Now we should be able to access our Truecryt volume:
$ truecrypt --text --filesystem=none /dev/hdc
$ file -s /dev/mapper/truecrypt1
/dev/mapper/truecrypt1: Macintosh HFS Extended version [...]
We can set up ZFS now:
$ git clone
$ cd zfs/src && scons && scons install install_dir=/opt/zfs-fuse-rainemu
$ export PATH=$PATH:/opt/zfs-fuse-rainemu
$ zfs-fuse --pidfile /var/run/
$ zpool import -d /dev/mapper -a -f

$ zfs list
tank0   135G  16.4G   135G  /tank0
Now we will be able to export /tank0 via Samba (or NFS, if needed) and can access it from our host machine as well. While surely not as speedy as local HFS+ (although I haven't actually measured yet), it's enough for watching movies or storing pictures. And apparently ZFS on Linux is much more stable and tested than on MacOS X. Well, to be honest, with this setup I could now even replace Truecrypt with dm-crypt and zfs with a stable filesystem, but that wouldn't be so much fun, eh? :-)


Today I found out that I have 3 leftover realmedia files in my archive. Sure, VLC can play this, but why not just converting them to something more useful? I haven't used mplayer in a while and I still did not find a way to redirect its output to stdout (no, file=/dev/stdout did not work either). Using a FIFO was the way to go here:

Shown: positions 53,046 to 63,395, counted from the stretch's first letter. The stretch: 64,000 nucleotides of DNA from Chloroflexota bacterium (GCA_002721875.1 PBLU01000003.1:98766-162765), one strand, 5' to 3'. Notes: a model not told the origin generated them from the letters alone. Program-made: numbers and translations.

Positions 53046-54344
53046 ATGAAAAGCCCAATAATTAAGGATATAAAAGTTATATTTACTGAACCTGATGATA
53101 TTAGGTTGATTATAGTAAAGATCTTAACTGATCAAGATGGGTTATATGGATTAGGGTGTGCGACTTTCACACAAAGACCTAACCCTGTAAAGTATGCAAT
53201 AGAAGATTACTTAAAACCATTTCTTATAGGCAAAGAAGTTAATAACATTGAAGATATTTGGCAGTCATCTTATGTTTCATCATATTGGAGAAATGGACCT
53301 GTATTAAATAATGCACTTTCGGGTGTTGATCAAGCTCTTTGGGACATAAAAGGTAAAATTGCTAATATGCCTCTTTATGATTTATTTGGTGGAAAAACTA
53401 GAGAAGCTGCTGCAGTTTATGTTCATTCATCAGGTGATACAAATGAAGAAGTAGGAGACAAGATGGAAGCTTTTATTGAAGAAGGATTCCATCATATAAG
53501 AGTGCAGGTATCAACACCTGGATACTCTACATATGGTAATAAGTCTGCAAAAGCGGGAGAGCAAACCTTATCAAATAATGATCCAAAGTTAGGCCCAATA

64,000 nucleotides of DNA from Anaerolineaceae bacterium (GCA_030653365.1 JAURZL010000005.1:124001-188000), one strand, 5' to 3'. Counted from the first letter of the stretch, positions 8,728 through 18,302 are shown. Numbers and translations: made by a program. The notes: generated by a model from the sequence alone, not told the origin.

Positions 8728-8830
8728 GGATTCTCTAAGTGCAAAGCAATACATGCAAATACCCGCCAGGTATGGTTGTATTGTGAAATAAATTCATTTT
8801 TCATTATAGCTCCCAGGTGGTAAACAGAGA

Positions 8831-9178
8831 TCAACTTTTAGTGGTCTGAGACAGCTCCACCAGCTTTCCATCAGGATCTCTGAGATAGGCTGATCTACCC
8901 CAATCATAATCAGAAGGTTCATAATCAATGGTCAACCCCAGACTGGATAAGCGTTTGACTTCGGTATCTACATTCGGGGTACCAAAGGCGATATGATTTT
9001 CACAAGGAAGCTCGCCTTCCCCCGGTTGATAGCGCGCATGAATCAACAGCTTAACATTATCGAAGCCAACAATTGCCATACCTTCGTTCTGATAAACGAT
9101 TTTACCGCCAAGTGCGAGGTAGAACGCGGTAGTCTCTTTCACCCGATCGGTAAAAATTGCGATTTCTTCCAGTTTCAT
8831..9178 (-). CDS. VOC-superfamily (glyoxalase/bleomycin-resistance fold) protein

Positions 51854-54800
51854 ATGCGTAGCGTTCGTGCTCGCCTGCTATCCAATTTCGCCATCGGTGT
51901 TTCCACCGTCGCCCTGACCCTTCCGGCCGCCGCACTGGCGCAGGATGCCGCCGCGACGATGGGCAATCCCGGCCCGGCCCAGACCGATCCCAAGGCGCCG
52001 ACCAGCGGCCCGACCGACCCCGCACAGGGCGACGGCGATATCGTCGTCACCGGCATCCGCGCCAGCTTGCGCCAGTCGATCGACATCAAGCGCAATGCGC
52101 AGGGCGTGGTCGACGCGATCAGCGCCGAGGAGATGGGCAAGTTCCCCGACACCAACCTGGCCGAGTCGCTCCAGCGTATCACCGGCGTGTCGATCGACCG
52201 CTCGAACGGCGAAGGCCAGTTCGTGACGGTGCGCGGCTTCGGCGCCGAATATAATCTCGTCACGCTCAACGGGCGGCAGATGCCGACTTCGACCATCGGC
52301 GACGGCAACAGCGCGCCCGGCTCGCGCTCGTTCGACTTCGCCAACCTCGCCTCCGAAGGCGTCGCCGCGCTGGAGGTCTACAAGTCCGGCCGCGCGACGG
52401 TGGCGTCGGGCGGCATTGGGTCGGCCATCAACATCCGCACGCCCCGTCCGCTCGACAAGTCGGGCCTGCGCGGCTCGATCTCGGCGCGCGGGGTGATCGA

$ mkfifo foo
$ oggenc -q 6 foo -o file.ogg &
$ mplayer file.rm -vc null -vo null -ao pcm:fast:file=$HOME/foo

munin: add timezone to timestamp on html pages

That's what I was looking for. Until our distribution of choice includes this fix, we can use:
--- /usr/share/munin/munin-html.orig    2010-01-26 19:22:09.000000000 +0100
+++ /usr/share/munin/munin-html 2010-01-26 19:26:59.000000000 +0100
@@ -311,7 +311,7 @@ foreach my $file( (@files) ) {
 #make domain list
 my @domainlist = map { { DOMAIN => $_ } } @domainorder;
-my $timestamp = strftime("%Y-%m-%d T %T", localtime);
+my $timestamp = strftime("%Y-%m-%d T %T %z", localtime);
 for my $domain (@domainorder) {
     logger("processing domain: $domain");
     my %domain;